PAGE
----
Great, we need more lawyers out here in the wilds of rural America, but before you go trading in your Ferragamo’s for a set of gumboots, there are some things you need to consider.
First, the general expectation is going to be that as the “new kid” you’re going to have to adapt to the community and its ways. After all, they were there first and, for the most part, like things the way they are just fine thank you. But don’t worry, the new wears off in time, typically 2 to 3 generations unless you do something so spectacularly beyond community expectations that everyone in the community takes notice. The latter typically earns you a nickname that in some way commemorates the event. Until then, get used to referring to your house as the “Ol’ Jones’ Place” and direct people to your office by telling them you’ve set up in the “Mercantile”
Second, rural living brings its own stresses and sensory annoyances. Farmers typically operate from can see to can’t see (if weather threatens will work beyond that) and the roar of a diesel engine working under load can carry for miles on a clear night. So if you find the sound of a neighbor’s leaf blower annoying, the bass drone of a tractor and the tenor whine of a combine at 1:00 AM are sure to get under your skin. Among the many smells unique to rural life, from the metallic tang of herbicides/pesticides to the dirty burnt musk of diesel exhaust, there is the uniqueness of a field covered with fresh-spread manure on a mid-July afternoon. it’s less an odor (though, with practice, you can identify the producing species by its “signature” scent) than it is a physical presence. While rural areas lack the gridlocked, 30-minutes-to-go-5-miles rush hour of major population centers, being behind a tractor going flat out down a 2 lane road is an exercise in patience at 16 mph.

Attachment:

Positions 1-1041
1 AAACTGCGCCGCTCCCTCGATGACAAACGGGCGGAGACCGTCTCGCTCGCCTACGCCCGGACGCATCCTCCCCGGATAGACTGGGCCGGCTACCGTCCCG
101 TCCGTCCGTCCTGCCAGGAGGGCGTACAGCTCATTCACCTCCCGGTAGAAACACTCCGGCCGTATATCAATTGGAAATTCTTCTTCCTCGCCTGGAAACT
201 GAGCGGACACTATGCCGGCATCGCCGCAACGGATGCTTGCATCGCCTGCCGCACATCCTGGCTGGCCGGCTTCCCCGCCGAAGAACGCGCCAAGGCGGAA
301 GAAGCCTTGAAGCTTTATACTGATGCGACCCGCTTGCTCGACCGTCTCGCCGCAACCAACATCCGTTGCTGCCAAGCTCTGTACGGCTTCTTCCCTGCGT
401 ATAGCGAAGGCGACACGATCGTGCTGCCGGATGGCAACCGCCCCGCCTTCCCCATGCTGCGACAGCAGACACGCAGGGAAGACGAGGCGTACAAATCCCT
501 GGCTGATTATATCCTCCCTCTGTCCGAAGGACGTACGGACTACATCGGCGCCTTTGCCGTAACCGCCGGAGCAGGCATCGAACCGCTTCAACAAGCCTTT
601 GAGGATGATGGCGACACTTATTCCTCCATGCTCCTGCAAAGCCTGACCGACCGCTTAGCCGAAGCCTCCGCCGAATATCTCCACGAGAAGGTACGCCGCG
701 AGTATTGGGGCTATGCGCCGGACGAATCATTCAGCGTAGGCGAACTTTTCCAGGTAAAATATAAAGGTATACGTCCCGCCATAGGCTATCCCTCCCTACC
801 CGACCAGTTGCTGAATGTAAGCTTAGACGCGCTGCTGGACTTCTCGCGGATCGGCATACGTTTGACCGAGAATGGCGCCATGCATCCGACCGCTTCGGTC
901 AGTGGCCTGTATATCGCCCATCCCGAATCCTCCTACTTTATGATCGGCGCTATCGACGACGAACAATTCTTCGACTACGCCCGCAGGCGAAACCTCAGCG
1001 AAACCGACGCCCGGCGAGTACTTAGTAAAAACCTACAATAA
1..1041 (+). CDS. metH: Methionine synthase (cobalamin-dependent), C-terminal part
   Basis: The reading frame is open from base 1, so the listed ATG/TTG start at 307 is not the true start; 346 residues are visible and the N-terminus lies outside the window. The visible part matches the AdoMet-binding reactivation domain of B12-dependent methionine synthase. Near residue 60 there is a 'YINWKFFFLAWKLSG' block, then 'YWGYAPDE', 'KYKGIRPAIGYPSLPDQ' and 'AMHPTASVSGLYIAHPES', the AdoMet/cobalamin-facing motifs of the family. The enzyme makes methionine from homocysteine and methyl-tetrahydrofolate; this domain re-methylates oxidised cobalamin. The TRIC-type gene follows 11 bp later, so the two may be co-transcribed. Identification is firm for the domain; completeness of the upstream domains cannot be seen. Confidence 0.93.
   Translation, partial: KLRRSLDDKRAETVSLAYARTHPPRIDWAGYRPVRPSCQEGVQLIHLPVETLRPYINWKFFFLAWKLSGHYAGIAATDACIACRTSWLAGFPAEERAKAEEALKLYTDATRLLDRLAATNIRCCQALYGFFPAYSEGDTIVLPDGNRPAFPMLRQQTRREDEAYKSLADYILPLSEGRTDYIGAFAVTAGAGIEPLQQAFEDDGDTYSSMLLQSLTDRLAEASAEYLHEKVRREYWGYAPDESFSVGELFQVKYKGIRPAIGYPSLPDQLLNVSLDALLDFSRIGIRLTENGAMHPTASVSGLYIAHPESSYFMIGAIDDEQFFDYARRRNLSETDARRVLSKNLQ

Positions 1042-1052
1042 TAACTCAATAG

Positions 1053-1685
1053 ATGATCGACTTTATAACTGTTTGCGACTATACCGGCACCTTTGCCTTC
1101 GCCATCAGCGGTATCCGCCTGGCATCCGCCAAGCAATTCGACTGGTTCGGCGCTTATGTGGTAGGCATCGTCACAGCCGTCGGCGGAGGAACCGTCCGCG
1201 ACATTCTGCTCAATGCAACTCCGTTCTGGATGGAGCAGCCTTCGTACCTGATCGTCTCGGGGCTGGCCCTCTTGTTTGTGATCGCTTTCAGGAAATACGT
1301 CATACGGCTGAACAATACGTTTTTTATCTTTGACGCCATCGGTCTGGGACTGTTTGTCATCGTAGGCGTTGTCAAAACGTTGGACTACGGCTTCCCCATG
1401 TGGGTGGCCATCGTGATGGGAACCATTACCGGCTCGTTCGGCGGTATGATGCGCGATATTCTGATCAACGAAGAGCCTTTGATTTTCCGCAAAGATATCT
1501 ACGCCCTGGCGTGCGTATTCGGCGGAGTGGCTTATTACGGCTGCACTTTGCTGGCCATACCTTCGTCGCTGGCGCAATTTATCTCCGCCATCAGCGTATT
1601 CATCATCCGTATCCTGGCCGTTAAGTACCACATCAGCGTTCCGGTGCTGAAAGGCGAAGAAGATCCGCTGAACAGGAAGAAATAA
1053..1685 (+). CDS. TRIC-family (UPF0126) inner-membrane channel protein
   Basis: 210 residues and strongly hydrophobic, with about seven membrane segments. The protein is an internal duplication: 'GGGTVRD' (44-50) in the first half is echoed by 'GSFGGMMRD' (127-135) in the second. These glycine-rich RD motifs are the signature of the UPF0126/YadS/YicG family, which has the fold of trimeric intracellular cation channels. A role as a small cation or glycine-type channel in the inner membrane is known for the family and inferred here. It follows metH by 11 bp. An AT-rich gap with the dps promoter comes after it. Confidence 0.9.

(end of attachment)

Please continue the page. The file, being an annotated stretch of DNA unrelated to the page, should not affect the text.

Finally, remember: not it not always cheaper in the country. There are some costs to a rural practice that cannot be easily deferred or avoided. Expect to drive more as courts, law libraries, bar association meetings, and CLEs are further away. Because the shared office suite and virtual office concepts have not reached past the urban cores, some type of office space becomes a necessity. Office space tends to be a rare commodity in rural areas, so expect to pay a premium for a quality location. In all likelihood the only things available will be either former retail storefront locations or older homes, so expect to do some remodeling as well. Occasionally alternatives can be found (rent a room from the local bank, city hall, or library, work out of your home) but these may not be available on a regular schedule or on short notice, or be acceptable to your clients/spouse/family. Expect to pay a premium for cell phone service, high speed internet (if available at all), and phone service; the major providers have poor coverage in most rural areas so you’ll be using a single, small, local provider.
Are these costs worth it? This former city-boy thinks so, provided you go into it with your eyes wide open.
Previously in this series: